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$50,000 To Solve the Most Complicated Puzzle Ever 180

Posted by samzenpus
from the gather-the-edge-pieces dept.
An anonymous reader writes "A team from UC San Diego is using crowd-sourcing as a tool to solve the most complicated puzzle ever attempted, which involves piecing together roughly 10,000 pieces of different documents that have been shredded. (The challenge is designed to reveal new techniques for reconstructing destroyed documents, which are often confiscated by troops in war zones). The prize for solving this jigsaw puzzle is $50,000, which the UCSD team has decided to share among the people who participate. If they win, you would also receive cash for every person you recruit to the effort! The professor leading the team, Manuel Cebrian, won the challenge two years ago, so his odds of winning again are great"
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$50,000 To Solve the Most Complicated Puzzle Ever

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  • by Yaur (1069446) on Wednesday November 16, 2011 @09:26PM (#38081320)
    It is exactly the same. This is just a team attempting to solve that challenge by crowd sourcing document assembly.
  • by arth1 (260657) on Wednesday November 16, 2011 @09:38PM (#38081422) Homepage Journal

    I never really understood the purpose of shredding documents. If your documents are that sensitive, why not just burn them, leaving no trace of legible text? It seems like it would be cheaper, easier and faster too.

    What happens is that the top and botom pages and edges get scorched, but the middle part with the print remains largely intact.

    Just throw them in a barrel outside, put a little lighter fluid in, and drop a match. Why is this not common?

    Thus speaks someone who hasn't tried to burn more than a couple of sheets of paper.
    It takes time to burn more than a few pages at a time. Or an extremely hot fire. Sorry, Mr Bradbury, 451 F won't do it, unless you can wait for weeks.

  • by mollymoo (202721) on Wednesday November 16, 2011 @10:19PM (#38081710) Journal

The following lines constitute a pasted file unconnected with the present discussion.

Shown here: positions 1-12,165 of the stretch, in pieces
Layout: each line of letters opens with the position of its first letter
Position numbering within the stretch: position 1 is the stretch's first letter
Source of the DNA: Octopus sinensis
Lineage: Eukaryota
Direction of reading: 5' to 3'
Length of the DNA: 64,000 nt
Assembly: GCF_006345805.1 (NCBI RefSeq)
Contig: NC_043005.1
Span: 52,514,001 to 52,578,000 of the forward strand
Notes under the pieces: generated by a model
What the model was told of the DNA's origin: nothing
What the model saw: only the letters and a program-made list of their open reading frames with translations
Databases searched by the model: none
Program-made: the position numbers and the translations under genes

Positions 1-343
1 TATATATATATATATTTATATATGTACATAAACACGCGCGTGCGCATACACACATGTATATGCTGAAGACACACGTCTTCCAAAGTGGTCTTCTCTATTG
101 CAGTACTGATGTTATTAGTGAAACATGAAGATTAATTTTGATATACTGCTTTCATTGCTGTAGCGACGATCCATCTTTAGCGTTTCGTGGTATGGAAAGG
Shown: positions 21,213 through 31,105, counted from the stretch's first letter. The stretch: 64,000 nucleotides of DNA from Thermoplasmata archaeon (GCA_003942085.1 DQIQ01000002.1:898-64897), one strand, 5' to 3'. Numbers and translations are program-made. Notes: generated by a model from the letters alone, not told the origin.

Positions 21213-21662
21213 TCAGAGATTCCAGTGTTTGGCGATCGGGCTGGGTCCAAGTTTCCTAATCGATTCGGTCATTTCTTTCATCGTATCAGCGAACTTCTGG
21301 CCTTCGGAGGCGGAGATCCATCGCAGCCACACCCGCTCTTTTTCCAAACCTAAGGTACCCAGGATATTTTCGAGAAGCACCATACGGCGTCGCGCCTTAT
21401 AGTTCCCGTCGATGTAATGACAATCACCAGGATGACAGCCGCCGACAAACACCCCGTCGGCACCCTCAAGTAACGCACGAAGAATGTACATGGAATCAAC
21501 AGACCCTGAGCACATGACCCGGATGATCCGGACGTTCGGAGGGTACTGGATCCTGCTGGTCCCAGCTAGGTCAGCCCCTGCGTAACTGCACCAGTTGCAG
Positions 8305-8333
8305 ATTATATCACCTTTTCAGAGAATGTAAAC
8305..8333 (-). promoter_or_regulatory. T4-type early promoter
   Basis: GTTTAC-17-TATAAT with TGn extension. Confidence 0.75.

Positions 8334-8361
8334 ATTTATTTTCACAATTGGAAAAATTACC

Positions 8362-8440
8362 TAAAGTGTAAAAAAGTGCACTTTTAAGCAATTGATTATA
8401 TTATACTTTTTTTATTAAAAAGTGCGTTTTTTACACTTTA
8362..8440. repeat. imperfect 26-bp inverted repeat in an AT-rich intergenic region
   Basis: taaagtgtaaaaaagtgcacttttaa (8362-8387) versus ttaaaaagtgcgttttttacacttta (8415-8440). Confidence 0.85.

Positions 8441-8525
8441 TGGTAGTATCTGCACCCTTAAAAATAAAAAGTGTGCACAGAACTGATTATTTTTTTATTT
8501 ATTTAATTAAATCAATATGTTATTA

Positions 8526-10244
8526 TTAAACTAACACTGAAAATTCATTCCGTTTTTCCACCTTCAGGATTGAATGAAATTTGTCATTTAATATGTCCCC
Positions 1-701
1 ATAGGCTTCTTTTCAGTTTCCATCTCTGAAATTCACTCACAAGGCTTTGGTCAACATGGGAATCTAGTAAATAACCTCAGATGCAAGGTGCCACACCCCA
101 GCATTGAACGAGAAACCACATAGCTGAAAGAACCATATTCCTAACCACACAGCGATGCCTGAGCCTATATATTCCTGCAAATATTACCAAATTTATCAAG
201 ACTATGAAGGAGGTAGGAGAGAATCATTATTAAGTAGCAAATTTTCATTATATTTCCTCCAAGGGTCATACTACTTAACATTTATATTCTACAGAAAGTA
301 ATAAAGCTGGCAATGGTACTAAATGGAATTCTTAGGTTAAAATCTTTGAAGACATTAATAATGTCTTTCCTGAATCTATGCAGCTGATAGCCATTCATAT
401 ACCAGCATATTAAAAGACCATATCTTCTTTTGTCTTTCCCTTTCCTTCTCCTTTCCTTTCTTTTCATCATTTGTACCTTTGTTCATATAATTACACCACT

I burn my old bank statements etc. and it's actually pretty time consuming and labour intensive to completely burn anything more than a few sheets. Just throwing a stack of papers on a fire doesn't work - the middle pages don't burn and are completely legible. Even when burnt, undisturbed paper ash still has legible text on it. You need to do a lot of stirring and separating of sheets to ensure complete destruction. It's much more time consuming than shredding.
  • by DRJlaw (946416) on Wednesday November 16, 2011 @10:23PM (#38081732)

    I never really understood the purpose of shredding documents. If your documents are that sensitive, why not just burn them, leaving no trace of legible text? It seems like it would be cheaper, easier and faster too. Just throw them in a barrel outside, put a little lighter fluid in, and drop a match. Why is this not common?

    1. Burning is inconvenient for small volumes of paper.
    2. Burning is essentially illegal for large volumes of paper (business scale; Clean Air Act permits).
    3. Fireplaces are not as common as they used to be; outdoor burning is illegal in most cities.
    4. People can be idiots [insweb.com] when using fire outside of a fireplace or permanent fire pit.
    5. DIOXIN! [ny.gov]

    Shredding is like a residential door lock -- good enough to discourage a casual person who is too curious for their own good. Secure commercial shredders rely upon sheer volume and decent mixing (300 "particles" per page x 3 tons of paper dumped at a recycler is a decent level of obscurity) or "hydro-pulping" for the demanding (shred then pulp at paper mill -- good luck reassembling the fibers even if you get to them before bleaching).

  • Re:Doesn't scale (Score:5, Informative)

    by Surt (22457) on Thursday November 17, 2011 @01:35AM (#38082638) Homepage Journal

    Why 10 and not 4?

    (I ask, because the contest requires 4 progressively harder documents be solved, with a declaration attached that says this is explicitly to filter out any methods that won't scale).

  • by zazzel (98233) on Thursday November 17, 2011 @03:52AM (#38083068)

    As far as I know, German Fraunhofer Institute has a solution for this kind of problem: http://www.ipk.fraunhofer.de/component/content/category/167-autsicherheitstechnikstasischnipsel [fraunhofer.de] (p.8ff, German language).

    Looks like they have few problems assembling torn pages, and geometrically correct results for shredded paper (yet not necessarily correct content).

  • by cowboy76Spain (815442) on Thursday November 17, 2011 @04:44AM (#38083222)

    Hey, it's a month's wage in some poor countries, start building a document rebuilding plant somewhere in backwater Africa.

    Sorry to mix actual data in your First World prejudices, but the GDP per capita of the poorest country is over $300 [wikipedia.org], so monthly it would be around US 18$.

    There are only 15 countries with a GDP per capita inferior to 100$ month

I'd rather just believe that it's done by little elves running around.

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